Do you ever want to wear the brighter stuff that you design?
[Laughs] You know what? When you make stuff all day you tend to put it out in the world and let it have its own life. I don’t need to spark up conversations about my own designs with strangers.
Do you pay attention to the blogs?
No. Some of them I definitely see. Over time, I’ve grown and Complex has grown into this different thing, and I appreciate just how people survive. When Hypebeast first started to post my stuff, I would email them and say, “Why are you using my images? These are my photographs.” When people first started to blog stuff, they would just steal a photo. Now it’s common. It’s a repost or whatever. It’s natural. It’s embedded in every kid. Sometimes you’ll give credit. But at the time it threw me off.
Do you think it’s cool that you have a generation of 16-year olds who started buying your stuff, because they saw it on Hypebeast and they wanted your brand, and now they’re becoming art collectors?
If my work can get people into new things and get them inching onto new territory for themselves, that’s great. When I was young, Keith Haring was an artist that I felt comfortable with. He’s a person that made product, but he also did exhibitions. Aside from him, there weren’t a lot of contemporary artists who made me like, “Oh yeah, let me go see that or let me think about that.” He was a gateway. New artists got me into new circle of artists. You’d always look at what’s happening around them geographically. There are all these rabbit holes you can crawl down.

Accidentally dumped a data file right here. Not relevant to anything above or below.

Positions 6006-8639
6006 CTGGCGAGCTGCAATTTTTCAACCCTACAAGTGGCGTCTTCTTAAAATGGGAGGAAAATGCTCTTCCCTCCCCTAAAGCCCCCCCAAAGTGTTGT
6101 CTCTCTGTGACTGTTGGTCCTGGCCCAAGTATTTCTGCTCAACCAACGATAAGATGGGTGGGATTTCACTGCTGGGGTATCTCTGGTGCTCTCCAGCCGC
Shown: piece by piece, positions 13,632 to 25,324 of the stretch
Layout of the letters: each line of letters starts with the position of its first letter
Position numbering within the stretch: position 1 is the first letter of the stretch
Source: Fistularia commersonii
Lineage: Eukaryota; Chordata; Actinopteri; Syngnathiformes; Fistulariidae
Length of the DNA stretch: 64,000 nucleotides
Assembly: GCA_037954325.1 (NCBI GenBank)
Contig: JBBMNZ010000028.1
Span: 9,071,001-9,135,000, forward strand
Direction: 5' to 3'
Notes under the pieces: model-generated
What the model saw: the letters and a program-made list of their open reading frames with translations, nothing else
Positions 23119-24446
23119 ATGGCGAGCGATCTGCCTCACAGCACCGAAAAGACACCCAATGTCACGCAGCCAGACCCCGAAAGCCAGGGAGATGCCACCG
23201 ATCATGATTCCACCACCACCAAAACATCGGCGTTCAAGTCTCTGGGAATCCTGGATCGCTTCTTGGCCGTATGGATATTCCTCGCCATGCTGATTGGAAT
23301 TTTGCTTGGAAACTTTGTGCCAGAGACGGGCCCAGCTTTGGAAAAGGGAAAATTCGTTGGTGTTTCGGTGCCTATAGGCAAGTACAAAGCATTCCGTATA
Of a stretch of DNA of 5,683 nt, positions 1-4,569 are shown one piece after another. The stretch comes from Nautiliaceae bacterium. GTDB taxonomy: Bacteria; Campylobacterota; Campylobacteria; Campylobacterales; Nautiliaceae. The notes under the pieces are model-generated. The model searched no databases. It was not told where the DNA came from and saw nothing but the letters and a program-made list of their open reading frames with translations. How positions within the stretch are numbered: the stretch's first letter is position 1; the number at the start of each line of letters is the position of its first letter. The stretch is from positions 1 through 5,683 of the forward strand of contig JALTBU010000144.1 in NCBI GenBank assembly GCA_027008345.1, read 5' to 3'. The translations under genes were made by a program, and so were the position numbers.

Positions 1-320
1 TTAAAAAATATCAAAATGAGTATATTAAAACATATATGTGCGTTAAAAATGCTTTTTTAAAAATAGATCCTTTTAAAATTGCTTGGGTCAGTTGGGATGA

What inspires you now?
I don’t know. It’s whatever. My kids. They’re fun. They take up a good portion of my mental space. Other artists, different things.
You and Nigo have a close friendship. What’s the reason you get along so well?
I don’t know. I think I met him at a time in the ‘90s, when he was really getting into what he was doing. But he was doing it in such an advanced way to anyone doing streetwear in the U.S. I think there’s a sensibility that we share that adds a comfort level to the relationship. He’s a mellow guy and easy to be around, but also a fascinating person.
Your work always has a fun element to it. Are you ever going to transfer onto more serious or darker things?
I’m glad you think my work has a fun element. Is it? I look at some of my sculptures and think they’re horrifying. But if that’s fun to you, that’s great.
Your work centers around pop culture. Do you have a fascination with that?
I think about the stuff I grew up around, observed, and coexisted with and think about how it enters and populates the world. I constantly think about how things exist and what remains relevant.
Is there something you have on a checklist that you haven’t done yet?
Not really. I’d like to think I have a plan, but I take opportunities as they come. I think of things that I want and try to bring them to fruition.
You said you don’t like to harp on things, but do you have favorite things that you’ve done?
Yes, everything. [Laughs]. No, I don’t know. It’s all there, and it’s part of the work. You take the good with the bad, and you try to build things.